Climate-related Financial Disclosures: TCFD Recommendations

August 18, 2022 John Harvey

Higher temperatures, rising sea levels, and extreme weather events are a source of financial risk. Natural catastrophe losses have cost $1.28 trillion more in the last five years1, while researchers estimate that $43 trillion of the world’s assets will be at risk by 21002—all because of climate change.

As the frequency and severity of climate events increase, lenders, investors, and insurance underwriters are exploring how best to assess and address climate-related risks. To accomplish this, asset managers must decide where efficiencies can be made and how they can provide greater transparency around Environmental, Social, and Governance (ESG) commitments to stakeholders in the form of climate-related disclosures.

Climate-related Financial Disclosures include information about the climate-related risks the company is facing, as well as how these risks are identified, managed, and measured. This serves to reassure stakeholders that the appropriate actions are being taken to measure and mitigate the potential impacts of weather events and shifts in climate patterns on assets, people, ecosystems, etc. 

Task Force on Climate-related Financial Disclosures

The Task Force on Climate-related Financial Disclosures (TCFD) was created by the Financial Stability Board (FSB) to support companies in developing greater transparency in decision making. The TCFD provides recommendations and guidance on the financial implications, risks, and opportunities associated with the transition to a lower-carbon economy. Its goal is to ensure organisations adopt these suggestions as part of their strategic planning and risk management processes.

Asset Management and Climate-related Disclosures

The TCFD has identified five key financial institutions that should incorporate the recommendations and guidance:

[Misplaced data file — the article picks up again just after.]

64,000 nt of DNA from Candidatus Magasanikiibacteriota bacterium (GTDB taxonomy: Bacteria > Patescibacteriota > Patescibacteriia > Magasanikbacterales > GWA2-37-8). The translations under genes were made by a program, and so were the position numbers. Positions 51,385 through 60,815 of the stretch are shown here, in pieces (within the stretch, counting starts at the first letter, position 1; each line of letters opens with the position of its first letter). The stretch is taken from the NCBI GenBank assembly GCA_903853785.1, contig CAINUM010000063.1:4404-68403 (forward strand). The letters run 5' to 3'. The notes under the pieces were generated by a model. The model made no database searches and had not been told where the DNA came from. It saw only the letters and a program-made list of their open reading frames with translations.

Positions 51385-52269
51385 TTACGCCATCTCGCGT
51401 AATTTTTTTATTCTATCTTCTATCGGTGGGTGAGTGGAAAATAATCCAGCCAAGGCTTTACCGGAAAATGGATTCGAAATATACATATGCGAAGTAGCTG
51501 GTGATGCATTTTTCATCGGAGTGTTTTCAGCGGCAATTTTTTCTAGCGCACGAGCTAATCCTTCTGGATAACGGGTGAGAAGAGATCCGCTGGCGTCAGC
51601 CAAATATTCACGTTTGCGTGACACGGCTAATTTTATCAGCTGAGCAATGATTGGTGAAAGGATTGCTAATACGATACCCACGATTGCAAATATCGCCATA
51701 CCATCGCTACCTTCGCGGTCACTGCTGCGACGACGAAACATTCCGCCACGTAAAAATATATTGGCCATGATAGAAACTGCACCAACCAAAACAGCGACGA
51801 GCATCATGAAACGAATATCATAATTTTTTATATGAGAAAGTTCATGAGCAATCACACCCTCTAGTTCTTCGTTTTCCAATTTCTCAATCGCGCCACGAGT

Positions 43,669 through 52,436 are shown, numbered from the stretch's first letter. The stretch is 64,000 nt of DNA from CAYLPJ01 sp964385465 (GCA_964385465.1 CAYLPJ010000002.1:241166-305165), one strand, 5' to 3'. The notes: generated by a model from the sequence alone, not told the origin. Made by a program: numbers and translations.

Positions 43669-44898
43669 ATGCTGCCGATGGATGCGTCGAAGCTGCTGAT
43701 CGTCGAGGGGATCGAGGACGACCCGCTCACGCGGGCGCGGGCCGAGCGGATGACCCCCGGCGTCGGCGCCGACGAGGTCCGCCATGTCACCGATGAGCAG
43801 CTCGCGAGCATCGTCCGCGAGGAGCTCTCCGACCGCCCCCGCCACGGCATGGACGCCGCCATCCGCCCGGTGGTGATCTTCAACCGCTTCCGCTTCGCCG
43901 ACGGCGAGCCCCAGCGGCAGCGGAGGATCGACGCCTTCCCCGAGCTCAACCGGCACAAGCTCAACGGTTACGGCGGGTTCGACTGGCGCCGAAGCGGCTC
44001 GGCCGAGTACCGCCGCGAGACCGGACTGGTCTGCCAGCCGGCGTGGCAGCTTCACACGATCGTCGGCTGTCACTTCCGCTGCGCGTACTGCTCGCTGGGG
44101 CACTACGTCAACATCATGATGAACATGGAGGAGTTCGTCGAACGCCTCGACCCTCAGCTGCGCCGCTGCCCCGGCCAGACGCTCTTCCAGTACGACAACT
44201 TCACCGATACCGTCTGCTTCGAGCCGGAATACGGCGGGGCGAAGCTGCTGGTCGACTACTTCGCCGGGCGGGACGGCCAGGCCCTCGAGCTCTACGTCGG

• Banks (lending)
  • Insurance companies (underwriting)
  • Asset managers (asset management)
  • Investors (Asset owners, including public- and private-sector pension plans)
  • Endowments and foundations (investing)

While emphasis has been placed on financial institutions, these recommendations have been extended to the industries responsible for the largest amount of greenhouse gas emissions, energy usage, and water usage. Notably, this includes four groups:

  • Energy
  • Transportation
  • Materials and buildings
  • Agriculture, food and forest products

For asset owners and managers, the TCFD’s recommendations will have a huge impact on their approach to capital planning. With climate-related issues in mind, asset-intensive industries will have to adapt their long-term plans to accommodate the need for more resource-efficient assets.

How can decision analytics solutions help? 

Copperleaf® helps clients create and execute investment plans that drive strategy, proactively manage risk, improve performance, and make meaningful progress toward their climate-related objectives. This article describes how our solutions support the TCFD’s recommendations in four key areas:

1. Governance

Investors and stakeholders must understand the processes and management involved in overseeing climate-related issues. This includes how risk is reviewed, implemented, and measured, as well as who monitors these procedures and is responsible for taking the appropriate action.

The Copperleaf Decision Analytics Solution is underpinned by a Value Framework, a clear set of principles clients can use to evaluate all potential investments on a common economic scale. This means that decisions are transparent, based on robust data and can easily be communicated and defended to key stakeholders. For example, an organisation may choose to invest in more eco-friendly energy sources. When questioned, users can point to the values underpinning the decision and explain the rationale behind the investment.